Ephraim is not the entire population of that Old Testament tribe, or even the majority of them. Ephraim is the elect in the tribe. Them, God loves and desires to save, and does save. Let Romans 9 explain: “They are not all Israel that are of Israel” (v. 6).
With reference strictly to the text itself, it is a mystery to me that anyone who knows the sovereign God and His grace can conclude that such a love as God shows in the text can fail. He did not give up on the true Ephraim and gave His Son to the cross to accomplish His redeeming love (see Hos. 13:14).
Read Hosea 11:9: “I will not execute the fierceness of mine anger, I will not return to destroy Ephraim: for I am God, and not man; the Holy One in the midst of thee: and I will not enter into the city.”  This is not a weak desire, but a divine will. At stake is His being God not a man. One who desires to save but does not and cannot is not the God of the Bible, or any god worth my worship. (DJE, 03/03/2018)


[Re: the argument that this text implies a “change of heart” on God’s part]

This argument rests on a theory of the mutability of God.  Thus, those that use this argument dissent from the official, creedal confession of the Reformed creeds, all of which confess the immutability of God, Westminster as well as the strictly Reformed confessions.  Article 1 of the Belgic Confession confesses that God is “immutable.”  Indeed, the unchangeableness of God is the Christian confession.  They ought to reexamine their common grace theology in light of the fact that it brings them into open conflict with the Reformed confessions, indeed with Christian theology.  Is common grace so dear that it is allowed to forfeit for them the Christian religion? 
One who is Reformed is not permitted to deny that God is immutable by the Reformed creed.  If one is a professing Christian, the Christian faith is at stake for him/her.
The Bible expressly declares that God is unchangeable in God’s own words, for example, Malachi 3:6:  “I change not.”  The added words warn that the doctrine of God’s changeableness would involve the possibility that the sons of Jacob would be destroyed.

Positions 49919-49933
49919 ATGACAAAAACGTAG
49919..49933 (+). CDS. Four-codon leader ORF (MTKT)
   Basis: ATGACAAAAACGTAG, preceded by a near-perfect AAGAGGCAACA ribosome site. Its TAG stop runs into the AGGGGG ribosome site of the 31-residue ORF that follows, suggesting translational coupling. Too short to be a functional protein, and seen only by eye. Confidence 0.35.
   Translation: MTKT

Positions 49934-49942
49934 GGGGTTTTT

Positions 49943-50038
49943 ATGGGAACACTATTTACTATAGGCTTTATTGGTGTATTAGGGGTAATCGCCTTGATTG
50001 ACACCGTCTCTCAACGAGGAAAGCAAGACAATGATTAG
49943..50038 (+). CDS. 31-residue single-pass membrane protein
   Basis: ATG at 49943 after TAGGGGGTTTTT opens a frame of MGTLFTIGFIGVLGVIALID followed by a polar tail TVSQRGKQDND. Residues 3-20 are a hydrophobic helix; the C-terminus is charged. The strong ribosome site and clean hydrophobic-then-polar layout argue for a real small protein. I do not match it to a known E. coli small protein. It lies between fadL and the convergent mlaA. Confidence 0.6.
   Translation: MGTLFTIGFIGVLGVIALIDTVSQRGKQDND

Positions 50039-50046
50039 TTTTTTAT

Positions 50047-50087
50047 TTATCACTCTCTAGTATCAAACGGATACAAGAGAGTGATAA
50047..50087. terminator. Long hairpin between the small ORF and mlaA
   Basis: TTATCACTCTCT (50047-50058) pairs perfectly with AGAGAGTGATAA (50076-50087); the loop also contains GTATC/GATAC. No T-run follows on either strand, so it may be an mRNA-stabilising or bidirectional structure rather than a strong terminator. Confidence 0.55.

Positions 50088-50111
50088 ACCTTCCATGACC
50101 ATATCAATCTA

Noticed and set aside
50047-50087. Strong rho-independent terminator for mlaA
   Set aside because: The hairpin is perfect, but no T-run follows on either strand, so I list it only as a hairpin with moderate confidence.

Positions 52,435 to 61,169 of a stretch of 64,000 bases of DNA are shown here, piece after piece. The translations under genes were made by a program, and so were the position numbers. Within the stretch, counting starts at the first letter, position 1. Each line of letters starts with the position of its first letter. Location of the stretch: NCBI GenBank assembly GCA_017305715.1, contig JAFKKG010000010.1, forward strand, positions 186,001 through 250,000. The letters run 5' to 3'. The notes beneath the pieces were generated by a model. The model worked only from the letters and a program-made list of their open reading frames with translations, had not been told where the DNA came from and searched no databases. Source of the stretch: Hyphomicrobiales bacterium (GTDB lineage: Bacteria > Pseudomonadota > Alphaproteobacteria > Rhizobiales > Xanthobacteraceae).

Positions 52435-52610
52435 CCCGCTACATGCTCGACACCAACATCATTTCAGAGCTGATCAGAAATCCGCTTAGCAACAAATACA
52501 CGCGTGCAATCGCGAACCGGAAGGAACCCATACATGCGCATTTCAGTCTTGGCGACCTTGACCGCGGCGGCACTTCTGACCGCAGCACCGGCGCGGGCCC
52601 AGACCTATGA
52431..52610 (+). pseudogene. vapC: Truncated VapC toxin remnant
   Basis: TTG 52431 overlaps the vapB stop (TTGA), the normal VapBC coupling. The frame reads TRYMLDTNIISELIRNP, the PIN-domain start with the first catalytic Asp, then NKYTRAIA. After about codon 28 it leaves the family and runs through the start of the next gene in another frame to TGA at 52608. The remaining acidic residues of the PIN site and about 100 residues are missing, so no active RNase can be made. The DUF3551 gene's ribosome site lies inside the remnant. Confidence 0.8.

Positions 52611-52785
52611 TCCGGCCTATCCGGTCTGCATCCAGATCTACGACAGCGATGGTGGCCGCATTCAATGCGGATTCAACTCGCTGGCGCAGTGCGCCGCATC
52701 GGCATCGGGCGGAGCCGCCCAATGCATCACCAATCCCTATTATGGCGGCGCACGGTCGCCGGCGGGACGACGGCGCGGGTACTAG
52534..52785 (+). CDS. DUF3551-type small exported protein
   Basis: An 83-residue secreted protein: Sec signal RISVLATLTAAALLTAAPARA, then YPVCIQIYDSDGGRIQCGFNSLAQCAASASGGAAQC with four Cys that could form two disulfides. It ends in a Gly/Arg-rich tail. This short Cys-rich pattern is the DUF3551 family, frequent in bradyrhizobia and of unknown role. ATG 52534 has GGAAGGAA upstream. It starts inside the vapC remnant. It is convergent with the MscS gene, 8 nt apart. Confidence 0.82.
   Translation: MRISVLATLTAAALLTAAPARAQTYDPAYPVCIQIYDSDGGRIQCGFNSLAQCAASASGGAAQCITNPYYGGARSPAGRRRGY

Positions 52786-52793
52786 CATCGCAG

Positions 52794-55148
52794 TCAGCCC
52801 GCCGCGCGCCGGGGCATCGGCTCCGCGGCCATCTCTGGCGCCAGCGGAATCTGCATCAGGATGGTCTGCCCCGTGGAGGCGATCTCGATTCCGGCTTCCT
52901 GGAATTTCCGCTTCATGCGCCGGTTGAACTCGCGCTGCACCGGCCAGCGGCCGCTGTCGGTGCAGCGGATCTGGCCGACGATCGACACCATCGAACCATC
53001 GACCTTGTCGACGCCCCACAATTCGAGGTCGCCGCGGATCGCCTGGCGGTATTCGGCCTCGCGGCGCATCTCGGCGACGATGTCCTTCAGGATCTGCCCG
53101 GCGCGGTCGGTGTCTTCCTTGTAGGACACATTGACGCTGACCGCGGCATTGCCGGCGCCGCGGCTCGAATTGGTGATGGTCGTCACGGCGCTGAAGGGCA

With regard to the text, God’s “repentance,” Christian theologians have explained already many years ago, that this is an “anthropomorphism,” that is, a description of God in human terms that are understandable to us.  The meaning is that although the sin of His people was such that God would be determined to destroy them, because of His gracious love He is determined not to destroy them.  His love overcame His threat to destroy.  In reality, He never was determined to destroy.  The punishment of their sin would be suffered by the Savior.  God’s justice would be satisfied by the Redeemer.  God is unchanging in His love to the elect. (DJE, 22/08/2018)



John Calvin (1509-1564)

[Source: Comm. On Hosea 11:8-9, emphasis added]

If one objects and says, that this statement militates against many others which we have observed, the answer is easy, and the solution has already been adduced in another place, and I shall now only touch on it briefly. When God distinctly denounces ruin on the people, the body of the people is had in view; and in this body there was then no integrity. Inasmuch, then, as all the Israelites had become corrupt, had departed from the worship and fear of God, and from all piety and righteousness, and had abandoned themselves to all kinds of wickedness, the Prophet declares that they were to perish without any exception. But when he confines the vengeance of God, or moderates it, he has respect to a very small number; for, as it has been already stated, corruption had never so prevailed among the people, but that some seed remained. Hence, when the Prophet has in view the elect of God, he applies then these consolations, by which he mitigates their terror, that they might understand that God, even in his extreme rigour, would be propitious to them. Such is the way to account for this passage.



More to come! (DV)


For a sermon on this passage by Rev. Carl Haak, minister of Georgetown Protestant Reformed Church, in Hudsonville, Michigan, see the following:

Title: “The Love that Will Not Let Us Go”
Scripture Text: Hosea 11:1-11
Date: 26th July 2015
Venue: Limerick Reformed Fellowship (LRF), Limerick, Ireland.